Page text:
PHILADELPHIA—In a week’s new cycle filled with email scandals, hidden plots, foreign political hacking schemes, walk-outs, and calls to imprison the presidential nominee, at least one part of the Democratic National Convention appeared genuine. The signs, symbols, buttons, and placards that saturated wardrobes, convention photographs, and Wells Fargo Center trashcans are real and nontrivial examples of unity, conviction, and genuine belief in the power of politics.
On Monday night after Michelle Obama’s show-stopping speech I found myself scouring the convention floor for one very particular item. The objective of my quest was a two-foot-long purple sign that simply read “Michelle,” and had been held up by thousands as she spoke. I hadn’t thought much of them when delegates and viewers—all coordinated, of course—pulled the signs out during their cheers for her speech. But I exited the floor to discover a flood of texts and Tweets from black women in my life—my mom, my wife, and my friends—who wanted their hands on a sign. As I searched, I saw other questers looking among the ruins of nacho containers and under footprint-dusted bleacher seats for the same thing. While my own quest was doomed to fail, most of the successful treasure-hunters I saw, with their arms full of stacks of “Michelle” signs, were beaming black women.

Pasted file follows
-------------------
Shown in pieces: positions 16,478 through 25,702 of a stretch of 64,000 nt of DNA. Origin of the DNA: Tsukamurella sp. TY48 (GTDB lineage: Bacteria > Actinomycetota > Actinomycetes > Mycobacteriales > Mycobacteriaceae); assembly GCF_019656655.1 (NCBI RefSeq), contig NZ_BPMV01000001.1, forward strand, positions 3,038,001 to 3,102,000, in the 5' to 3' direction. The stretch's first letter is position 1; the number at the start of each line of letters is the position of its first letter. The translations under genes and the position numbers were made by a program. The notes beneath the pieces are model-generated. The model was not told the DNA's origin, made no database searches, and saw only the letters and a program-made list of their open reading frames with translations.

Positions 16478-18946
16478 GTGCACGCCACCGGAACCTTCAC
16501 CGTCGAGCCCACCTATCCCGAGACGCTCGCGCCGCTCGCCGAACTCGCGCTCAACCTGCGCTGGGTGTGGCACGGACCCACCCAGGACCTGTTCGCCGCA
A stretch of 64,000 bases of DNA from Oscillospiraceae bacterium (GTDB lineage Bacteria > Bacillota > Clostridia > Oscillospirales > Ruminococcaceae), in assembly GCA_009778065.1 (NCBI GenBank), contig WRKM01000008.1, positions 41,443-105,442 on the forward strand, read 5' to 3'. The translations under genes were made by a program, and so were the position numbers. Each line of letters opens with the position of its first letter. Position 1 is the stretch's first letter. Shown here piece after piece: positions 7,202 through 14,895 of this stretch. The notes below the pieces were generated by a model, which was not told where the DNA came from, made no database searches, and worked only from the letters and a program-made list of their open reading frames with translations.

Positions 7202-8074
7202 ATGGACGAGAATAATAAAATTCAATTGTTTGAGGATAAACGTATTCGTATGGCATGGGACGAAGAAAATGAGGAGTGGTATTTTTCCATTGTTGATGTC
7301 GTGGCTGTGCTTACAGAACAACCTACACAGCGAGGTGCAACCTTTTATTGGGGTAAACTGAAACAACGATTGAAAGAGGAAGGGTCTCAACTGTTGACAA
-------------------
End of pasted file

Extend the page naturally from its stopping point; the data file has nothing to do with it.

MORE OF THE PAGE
Wednesday night I stood on the floor again, this time watching Vice President Joe Biden give a soaring oratory that perhaps overshadowed even President Obama’s. Members of the crowd were given one of two signs this time, alternating between “Joe” and “Scranton,” for Biden’s hometown. From a throng of reporters behind the delegates closest to the stage, I witnessed two unsuccessful trade offers to give up a “Scranton” sign for a “Joe” sign, one-for-one. Later that night I saw a woman trade a “Scranton” sign and a “Stronger Together” sign for one “Joe” sign. The price was set.
Even later that night, I watched in real-time as Bernie Sanders supporters put down their “Bernie” signs as President Barack Obama took the stage. Blue “Obama” signs and “yes we can” chants were ubiquitous across the arena, and through signage, Obama demonstrated his greatest strength in his own party. More than anyone or perhaps anything else, he is the connective tissue between the disparate groups of Bernie Bros, Hillary supporters, people of color, and white people that form the broad nucleus of the Democratic Party. As has been the message for the duration of the convention, the point of the signs was a show of unity and belief that the multi-identity project can succeed.